If you are interested in posting an ad, please fill out the survey at https://cornell.qualtrics.com/jfe/form/SV_e35Eb3pNfpWkqhv 

Complete the survey and submit. We will then download all of the entries weekly and post online. *The NY Hemp Exchange Board is posted for your information and research purposes. Cornell Cooperative Extension does not endorse or recommend any product, service, individual, business or other entity. All "Hemp Exchanges" are posted at the discretion of CCE. "Hemp Exchanges" requests may be denied or removed at any time for any reason Maire Ullrich, MBA Agriculture Program Leader Eastern New York Horticulture Team - Vegetables Cornell University Cooperative Extension Orange County


Focus on Risk for Dairy Farmers:

Now available to watch online replay:

Webinar Presentation from Cornell University Crop Insurance and Risk Management and Education Program and Pro Dairy


New York's Dairy Farmers deal with risks all the time. Risks such as weather, labor, environmental, etc. Most farmers would agree that their largest risk is milk price. This has certainly been the case for the past four years. The USDA's Farm Service Agency (FSA) has developed tools to help dairy farmers deal with milk price risks with varying success such as the Milk Income Loss Contract program (MILC), Dairy Margin Protection Plan (DMPP), and the improved DMPP of this year. USDA's Risk Management Agency (RMA) has also had tools to help dairy farmers not as popular since there needs to be communication between a crop insurance agent and the farm and there is usually a higher cost associated with these policies but the protection is also higher.

Originally recorded on Thursday January 24th, this webinar features dairy farmer Ron Robbins of North Harbor Dairy in Sackets Harbor NY. And Ed Gallagher, President of DFA Risk Management.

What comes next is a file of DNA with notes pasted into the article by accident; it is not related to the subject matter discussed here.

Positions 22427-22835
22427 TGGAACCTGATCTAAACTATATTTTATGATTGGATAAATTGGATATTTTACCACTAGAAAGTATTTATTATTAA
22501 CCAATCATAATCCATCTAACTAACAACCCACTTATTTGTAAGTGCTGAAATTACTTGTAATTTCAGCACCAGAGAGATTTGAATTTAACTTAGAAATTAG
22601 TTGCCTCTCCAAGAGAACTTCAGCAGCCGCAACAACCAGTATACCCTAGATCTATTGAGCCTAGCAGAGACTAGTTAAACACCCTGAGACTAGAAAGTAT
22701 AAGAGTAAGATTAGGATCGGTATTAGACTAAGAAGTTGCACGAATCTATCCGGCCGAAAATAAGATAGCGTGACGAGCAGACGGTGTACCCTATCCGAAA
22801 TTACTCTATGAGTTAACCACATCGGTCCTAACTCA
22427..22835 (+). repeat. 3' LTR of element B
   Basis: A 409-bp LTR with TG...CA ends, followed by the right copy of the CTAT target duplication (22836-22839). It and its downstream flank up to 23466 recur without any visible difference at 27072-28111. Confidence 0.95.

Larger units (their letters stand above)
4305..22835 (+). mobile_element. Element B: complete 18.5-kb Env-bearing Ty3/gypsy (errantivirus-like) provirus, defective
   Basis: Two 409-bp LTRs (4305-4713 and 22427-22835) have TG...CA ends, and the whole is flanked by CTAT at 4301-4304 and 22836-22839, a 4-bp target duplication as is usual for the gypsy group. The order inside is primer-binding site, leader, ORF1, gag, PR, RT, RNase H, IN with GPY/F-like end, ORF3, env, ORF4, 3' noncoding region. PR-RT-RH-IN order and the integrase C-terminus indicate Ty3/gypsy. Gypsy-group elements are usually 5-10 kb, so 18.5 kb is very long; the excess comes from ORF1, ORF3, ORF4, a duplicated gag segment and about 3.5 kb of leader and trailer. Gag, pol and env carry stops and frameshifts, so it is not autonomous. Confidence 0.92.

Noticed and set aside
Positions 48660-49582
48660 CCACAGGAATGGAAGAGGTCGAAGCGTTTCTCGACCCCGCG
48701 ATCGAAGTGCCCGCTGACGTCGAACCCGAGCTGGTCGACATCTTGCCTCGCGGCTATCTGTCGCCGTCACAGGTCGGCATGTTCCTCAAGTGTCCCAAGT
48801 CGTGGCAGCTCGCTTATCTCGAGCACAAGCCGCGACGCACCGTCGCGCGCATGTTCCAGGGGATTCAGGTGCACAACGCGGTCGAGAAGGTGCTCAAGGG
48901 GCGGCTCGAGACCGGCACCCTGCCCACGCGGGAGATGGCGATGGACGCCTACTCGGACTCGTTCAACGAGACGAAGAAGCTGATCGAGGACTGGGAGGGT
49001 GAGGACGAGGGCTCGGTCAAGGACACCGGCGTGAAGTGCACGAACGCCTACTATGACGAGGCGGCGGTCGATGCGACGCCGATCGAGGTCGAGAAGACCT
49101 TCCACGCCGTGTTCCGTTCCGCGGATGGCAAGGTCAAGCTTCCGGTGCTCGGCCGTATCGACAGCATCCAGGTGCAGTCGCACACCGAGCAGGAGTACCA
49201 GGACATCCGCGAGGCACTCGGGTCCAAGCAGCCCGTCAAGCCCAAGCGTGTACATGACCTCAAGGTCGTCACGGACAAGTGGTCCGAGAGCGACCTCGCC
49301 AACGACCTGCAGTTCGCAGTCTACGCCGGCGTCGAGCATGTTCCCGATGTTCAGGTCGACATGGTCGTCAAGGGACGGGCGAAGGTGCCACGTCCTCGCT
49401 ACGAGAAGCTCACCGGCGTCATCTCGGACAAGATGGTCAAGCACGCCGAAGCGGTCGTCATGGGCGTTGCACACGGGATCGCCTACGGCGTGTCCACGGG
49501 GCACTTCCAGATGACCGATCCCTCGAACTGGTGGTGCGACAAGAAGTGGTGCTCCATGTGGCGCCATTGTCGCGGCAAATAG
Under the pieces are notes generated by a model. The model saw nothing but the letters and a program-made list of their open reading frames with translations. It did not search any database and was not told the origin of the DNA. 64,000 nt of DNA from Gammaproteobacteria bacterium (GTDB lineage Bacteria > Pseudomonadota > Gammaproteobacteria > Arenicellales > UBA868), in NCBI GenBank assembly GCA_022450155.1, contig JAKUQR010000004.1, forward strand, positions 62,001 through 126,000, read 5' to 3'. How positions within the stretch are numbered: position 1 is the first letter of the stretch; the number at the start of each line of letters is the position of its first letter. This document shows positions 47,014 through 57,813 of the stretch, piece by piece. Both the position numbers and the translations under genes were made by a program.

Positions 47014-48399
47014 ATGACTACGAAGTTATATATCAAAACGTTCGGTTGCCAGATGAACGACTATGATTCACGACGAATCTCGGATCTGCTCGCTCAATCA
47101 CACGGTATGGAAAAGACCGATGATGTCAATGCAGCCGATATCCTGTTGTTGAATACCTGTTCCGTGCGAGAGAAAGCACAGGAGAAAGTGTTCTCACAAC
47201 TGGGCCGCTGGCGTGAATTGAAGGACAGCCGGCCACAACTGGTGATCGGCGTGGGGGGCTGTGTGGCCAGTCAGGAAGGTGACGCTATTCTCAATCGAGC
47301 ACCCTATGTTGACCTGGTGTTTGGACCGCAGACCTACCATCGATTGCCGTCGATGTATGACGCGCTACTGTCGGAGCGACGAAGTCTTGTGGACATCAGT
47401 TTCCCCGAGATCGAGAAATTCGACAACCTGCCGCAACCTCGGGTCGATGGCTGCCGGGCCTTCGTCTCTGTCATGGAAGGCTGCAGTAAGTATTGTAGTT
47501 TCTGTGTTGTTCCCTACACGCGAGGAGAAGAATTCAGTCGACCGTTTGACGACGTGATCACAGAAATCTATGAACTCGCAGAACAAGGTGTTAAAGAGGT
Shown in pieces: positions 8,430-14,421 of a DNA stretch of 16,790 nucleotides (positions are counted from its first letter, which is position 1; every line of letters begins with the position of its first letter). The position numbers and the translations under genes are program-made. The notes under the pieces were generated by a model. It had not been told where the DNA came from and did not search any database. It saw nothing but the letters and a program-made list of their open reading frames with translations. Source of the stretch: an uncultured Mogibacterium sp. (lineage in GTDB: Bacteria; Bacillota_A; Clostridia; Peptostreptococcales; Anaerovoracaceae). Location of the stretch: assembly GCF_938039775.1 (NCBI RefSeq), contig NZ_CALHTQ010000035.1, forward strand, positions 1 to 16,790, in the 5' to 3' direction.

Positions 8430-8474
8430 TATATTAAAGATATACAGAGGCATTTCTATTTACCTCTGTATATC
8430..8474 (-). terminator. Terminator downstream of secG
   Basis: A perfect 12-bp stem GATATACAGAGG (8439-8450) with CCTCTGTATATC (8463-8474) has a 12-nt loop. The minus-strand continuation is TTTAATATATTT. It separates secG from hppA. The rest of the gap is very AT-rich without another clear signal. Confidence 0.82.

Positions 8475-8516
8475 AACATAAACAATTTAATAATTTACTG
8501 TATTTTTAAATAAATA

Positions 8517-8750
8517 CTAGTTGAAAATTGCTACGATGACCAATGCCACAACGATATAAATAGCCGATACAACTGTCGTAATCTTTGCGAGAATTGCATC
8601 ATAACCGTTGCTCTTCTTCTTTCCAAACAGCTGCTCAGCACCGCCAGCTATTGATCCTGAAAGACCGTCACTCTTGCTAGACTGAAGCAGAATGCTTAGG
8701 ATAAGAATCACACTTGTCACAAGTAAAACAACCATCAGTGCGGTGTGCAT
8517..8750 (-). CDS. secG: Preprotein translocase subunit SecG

Ron has used many tools to manage milk price risks on his dairy over the years including those from FSA and RMA and also buying contracts on the Chicago Mercantile Exchange. During the webinar he will relay some of these experiences and which tools he uses now for his farm's milk protection.

Ed Gallagher will review RMA's new "Dairy Revenue Protection" policy. This is a new policy developed with the help of the American Farm Bureau. It is closer to the crop insurances offered for field crops and has helped that industry manage risks for a number of years.

Fay Benson, who works with Cornell University Crop Insurance and Risk Management and Education Program will host the webinar and indicate where more information can be found on the Dairy Revenue Protection Policy.

New Paraquat Certified Applicator Training Available

Paraquat Certified Applicator Training to Prevent Poisonings Now Available | US EPA



Dairy Acceleration Program Funds Available

Funds available for the
  • organization of financial records/benchmarking up to $1,000
  • continued business planning (for farms awarded in a previous year) up to $2,500
  • business planning up to $5,000
Guidelines remain the same DAP covers 80% of the cost up to the value of the award and the farm is responsible for 20%.  Visit https://prodairy.cals.cornell.edu/dairy-acceleration/

2018 Drug Residue Prevention Manual

For more than 30 years, the U.S. dairy industry has focused educational efforts on the judicious use of antibiotics through the annual publication of a Best Practices Manual. The 2018 edition of the National Dairy FARM Program: Farmers Assuring Responsible Management? Milk and Dairy Beef Drug Residue Prevention Manual is the primary educational tool for dairy farm managers throughout the country on the judicious and responsible use of antibiotics, including avoidance of drug residues in milk and meat.

The manual is a quick resource to review those antibiotics approved for dairy animals and can also be used as an educational tool and resource for farm managers as they develop on-farm best management practices necessary to avoid milk and meat residues. Visit the Manual and Form Library to download copies of this important tool!


ProDairy Forage Management

Are you prepared to change your routine this spring?

By: Joe Lawrence, Cornell CALS PRO-DAIRY and Ron Kuck, Cornell Cooperative Extension North Country Regional Ag Team